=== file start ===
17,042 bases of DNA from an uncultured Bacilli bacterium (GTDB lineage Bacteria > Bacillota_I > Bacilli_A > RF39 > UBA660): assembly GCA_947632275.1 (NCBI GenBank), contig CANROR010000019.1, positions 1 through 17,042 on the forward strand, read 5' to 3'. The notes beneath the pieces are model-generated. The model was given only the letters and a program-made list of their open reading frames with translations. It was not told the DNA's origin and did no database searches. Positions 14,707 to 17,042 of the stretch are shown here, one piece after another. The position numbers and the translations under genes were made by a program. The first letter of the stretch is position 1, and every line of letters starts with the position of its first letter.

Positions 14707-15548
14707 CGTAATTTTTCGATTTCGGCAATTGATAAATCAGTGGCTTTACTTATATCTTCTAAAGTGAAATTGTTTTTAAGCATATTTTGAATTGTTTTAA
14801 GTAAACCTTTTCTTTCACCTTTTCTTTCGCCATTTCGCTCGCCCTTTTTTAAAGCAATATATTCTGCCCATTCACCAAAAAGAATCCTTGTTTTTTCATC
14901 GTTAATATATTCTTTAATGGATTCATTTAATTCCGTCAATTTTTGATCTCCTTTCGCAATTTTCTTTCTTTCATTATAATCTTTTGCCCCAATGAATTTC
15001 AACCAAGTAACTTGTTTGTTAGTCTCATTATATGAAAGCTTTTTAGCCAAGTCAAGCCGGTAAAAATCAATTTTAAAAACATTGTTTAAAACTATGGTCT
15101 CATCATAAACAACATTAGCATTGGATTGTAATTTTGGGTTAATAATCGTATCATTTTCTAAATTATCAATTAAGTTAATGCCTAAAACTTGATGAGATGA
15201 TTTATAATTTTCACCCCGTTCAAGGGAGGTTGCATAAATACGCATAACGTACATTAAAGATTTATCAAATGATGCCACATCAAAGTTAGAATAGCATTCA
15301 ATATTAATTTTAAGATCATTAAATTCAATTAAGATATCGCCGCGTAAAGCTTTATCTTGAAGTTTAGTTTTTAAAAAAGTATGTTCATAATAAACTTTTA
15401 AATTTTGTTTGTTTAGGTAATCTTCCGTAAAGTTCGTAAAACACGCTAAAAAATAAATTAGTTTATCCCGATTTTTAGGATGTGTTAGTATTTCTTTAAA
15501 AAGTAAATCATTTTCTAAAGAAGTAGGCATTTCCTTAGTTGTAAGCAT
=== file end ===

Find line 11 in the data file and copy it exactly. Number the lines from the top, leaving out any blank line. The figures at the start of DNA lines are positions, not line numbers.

15501 AAGTAAATCATTTTCTAAAGAAGTAGGCATTTCCTTAGTTGTAAGCAT